Please Note: New Treatments Have Emerged Since this Original Post
Another lung cancer trial that received a good deal of attention at the recent European Society for Medical Oncology (ESMO) conference in Stockholm this past week was conducted by the Spanish Lung Cancer Group and led by Dr. Rafael Rosell, who is chief of medical oncology at Catalan Institute of Oncology in Barcelona and one of the true international greats in the field who has made important contributions for a couple of decades now. His leading interest these days is in refining treatment plans based on molecular characteristics of lung tumors, and this particular study focuses on how patients who have been selected based on EGFR activating mutations do when they receive EGFR inhibitors. We have a pretty good hint of this from several smaller studies that have already been conducted around the world: (click to enlarge) So while these are smallish trials, the largest being 127 patients who actually had a mutation, they all show response rates in the 55-82% range, and the median time to progression is 9-12 months (with some going far beyond).
The Spanish trial is really the same design, but writ larger. They screened 2,312 patients to identify 307 who had an EGFR mutation predictive of favorable response, then treated them all with tarceva (erlotinib). Of these, they had clinical data available from 193 patients, 54% of whom receiving tarceva first line, and 46% receiving it as second line therapy. The group was very disproportionately never-smokers (68%), female (71%), and with adenocarcinomas (75%), so we again see that there is a major overlap between molecular features and clinical variables. Not surprisingly, the results looked similar to the smaller studies done elsewhere: the response rate was 71%, with a particularly high likelihood of response in patients with an "exon 19 deletion" (the other important mutation to be eligible is on exon 21), which refers to a particular part of the EGFR gene where the mutation is found. Survival was also very favorable, with a mean of 22 months, but notably better for women than for men (28 vs. 17 months). Mean time to progression was 12 months, also better for women than for men. Dr. Rosell stated, "There is no excuse not to test for these mutations...Testing is the first step toward a dramatic improvement in subgroups of patients." Well, actually, with all due respect, I beg to disagree...and I'm not alone here. For starters, tarceva is already FDA approved and very widely used throughout the world. This study corroborated the finding that never-smokers were remarkably more likely to carry EGFR mutations than former or current smokers (38.4% vs. 9.2% vs. 6.1%, p < 0.0001), and they were also far more common in women than men, and in patients with adenocarcinoma or bronchioloalveolar carcinoma (BAC) than other histologies. I've already explained that if I have a never-smoking woman, or a perhaps a remote former smoker with BAC, tarceva's likely to be high on the list and very possibly my first treatment anyway. And if I have a never-smoking Asian woman with adenocarcinoma (not rare in my practice, and extraordinarily common throughout Asia), there's no way I'm going to decide against giving tarceva to her, no matter what her EGFR mutation testing shows. Importantly, even with mutation testing, the response rate is 71%, not 100%, and there are also responders who don't have an EGFR mutation. So they are neither necessary nor sufficient to benefit from oral EGFR inhibitors. Another key point is that there's no evidence at all that you need to give tarceva first line to get the benefit. In fact, when they compared the survival of patients who received tarceva as first line treatment vs. second line treatment, both the progression-free survival and overall survival were 16% better for patients who received tarceva later. So let's just take a step back and say that if you don't test for EGFR mutations, and you give tarceva anyway as a later therapy, there's not a scintilla of evidence that it's worse than giving it immediately (and in fact, the evidence is that it's a little better later). I'll just clarify that I'm not militantly against molecular testing, but rather trying to provide a reality check. The mutation zealots have a tendency to become wild-eyed and suspend thinking critically about the issue, so I think it's important to take a step back. Mutations definitely do a good, not excellent, job of predicting who will benefit from EGFR inhibitors, but we've also seen that... 1) they don't guarantee a response, nor does absence translate to a lack of benefit 2) they are also correlated with very unusually favorable response and survival with chemo alone (see prior post) 3) they overlap consistently and significantly with clinical factors that don't require scant tumor tissue or cost extra to assess 4) if you plan to give an EGFR inhibitor anyway as second or third line therapy, there is no evidence yet that giving it earlier is better We're certainly going to continue to see more studies that incorporate molecular testing, but mutation testing will need to counter these issues before there is a compelling reason to make them a part of routine clinical practice.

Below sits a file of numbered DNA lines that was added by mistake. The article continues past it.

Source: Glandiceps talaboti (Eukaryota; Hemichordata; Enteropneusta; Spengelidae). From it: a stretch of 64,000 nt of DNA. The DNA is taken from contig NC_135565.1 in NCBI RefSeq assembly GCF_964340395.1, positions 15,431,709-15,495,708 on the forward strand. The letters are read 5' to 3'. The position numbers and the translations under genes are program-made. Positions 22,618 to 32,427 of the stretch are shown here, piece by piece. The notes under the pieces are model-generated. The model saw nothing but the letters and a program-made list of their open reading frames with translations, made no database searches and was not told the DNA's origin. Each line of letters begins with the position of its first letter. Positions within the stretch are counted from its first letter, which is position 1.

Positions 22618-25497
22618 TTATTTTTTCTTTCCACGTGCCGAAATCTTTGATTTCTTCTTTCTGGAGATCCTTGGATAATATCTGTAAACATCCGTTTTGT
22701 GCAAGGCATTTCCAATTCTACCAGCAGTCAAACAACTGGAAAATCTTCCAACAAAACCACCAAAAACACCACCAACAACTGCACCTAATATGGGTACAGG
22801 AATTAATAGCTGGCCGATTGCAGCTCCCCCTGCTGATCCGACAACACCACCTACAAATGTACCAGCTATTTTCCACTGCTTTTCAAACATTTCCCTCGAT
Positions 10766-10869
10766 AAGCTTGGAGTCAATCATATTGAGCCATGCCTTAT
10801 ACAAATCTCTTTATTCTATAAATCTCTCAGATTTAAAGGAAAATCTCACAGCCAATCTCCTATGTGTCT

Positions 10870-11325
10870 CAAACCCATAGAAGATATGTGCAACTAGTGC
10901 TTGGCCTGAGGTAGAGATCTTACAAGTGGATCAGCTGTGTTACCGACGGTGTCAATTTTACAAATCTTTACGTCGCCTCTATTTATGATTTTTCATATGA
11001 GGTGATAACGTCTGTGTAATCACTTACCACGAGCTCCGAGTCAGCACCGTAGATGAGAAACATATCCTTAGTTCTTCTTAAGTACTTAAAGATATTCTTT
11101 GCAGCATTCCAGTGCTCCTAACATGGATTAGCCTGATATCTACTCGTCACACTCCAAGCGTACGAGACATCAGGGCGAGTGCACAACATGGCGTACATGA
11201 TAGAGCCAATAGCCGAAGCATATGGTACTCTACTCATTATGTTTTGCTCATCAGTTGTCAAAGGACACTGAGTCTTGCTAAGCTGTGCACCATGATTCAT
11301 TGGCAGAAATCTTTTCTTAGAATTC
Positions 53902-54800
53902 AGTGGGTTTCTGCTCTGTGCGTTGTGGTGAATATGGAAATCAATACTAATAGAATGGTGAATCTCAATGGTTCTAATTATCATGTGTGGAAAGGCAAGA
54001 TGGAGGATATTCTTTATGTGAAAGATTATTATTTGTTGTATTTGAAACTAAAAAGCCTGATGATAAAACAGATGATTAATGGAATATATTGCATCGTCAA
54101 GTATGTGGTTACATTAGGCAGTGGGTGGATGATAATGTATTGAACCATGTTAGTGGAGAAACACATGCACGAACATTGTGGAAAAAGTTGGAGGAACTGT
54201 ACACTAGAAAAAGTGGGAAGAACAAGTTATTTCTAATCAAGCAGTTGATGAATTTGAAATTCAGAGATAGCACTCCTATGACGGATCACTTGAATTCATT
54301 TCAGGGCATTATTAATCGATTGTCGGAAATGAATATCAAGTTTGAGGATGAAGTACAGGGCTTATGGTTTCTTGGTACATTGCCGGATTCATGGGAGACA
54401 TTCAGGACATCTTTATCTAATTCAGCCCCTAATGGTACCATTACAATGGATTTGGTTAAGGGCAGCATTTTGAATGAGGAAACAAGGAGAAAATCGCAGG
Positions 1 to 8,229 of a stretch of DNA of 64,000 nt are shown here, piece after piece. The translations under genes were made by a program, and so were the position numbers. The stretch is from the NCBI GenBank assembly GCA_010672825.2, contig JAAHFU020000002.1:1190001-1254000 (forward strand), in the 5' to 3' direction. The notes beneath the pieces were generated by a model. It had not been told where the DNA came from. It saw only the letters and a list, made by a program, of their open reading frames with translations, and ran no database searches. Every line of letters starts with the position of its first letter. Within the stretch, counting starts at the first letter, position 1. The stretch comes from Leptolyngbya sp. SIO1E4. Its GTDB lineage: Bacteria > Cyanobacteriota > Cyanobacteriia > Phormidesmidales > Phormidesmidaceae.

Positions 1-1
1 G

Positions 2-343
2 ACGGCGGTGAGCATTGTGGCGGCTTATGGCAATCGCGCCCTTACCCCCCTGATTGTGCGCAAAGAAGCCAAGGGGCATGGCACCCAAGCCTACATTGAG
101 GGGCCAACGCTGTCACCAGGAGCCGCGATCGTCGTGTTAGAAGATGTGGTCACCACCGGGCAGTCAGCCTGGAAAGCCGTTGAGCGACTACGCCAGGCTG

ONKTALK is tomorrow.
I hope to see you there.
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Hi happybluesun, Welcome to Grace. I'm sorry your mom is going through this.
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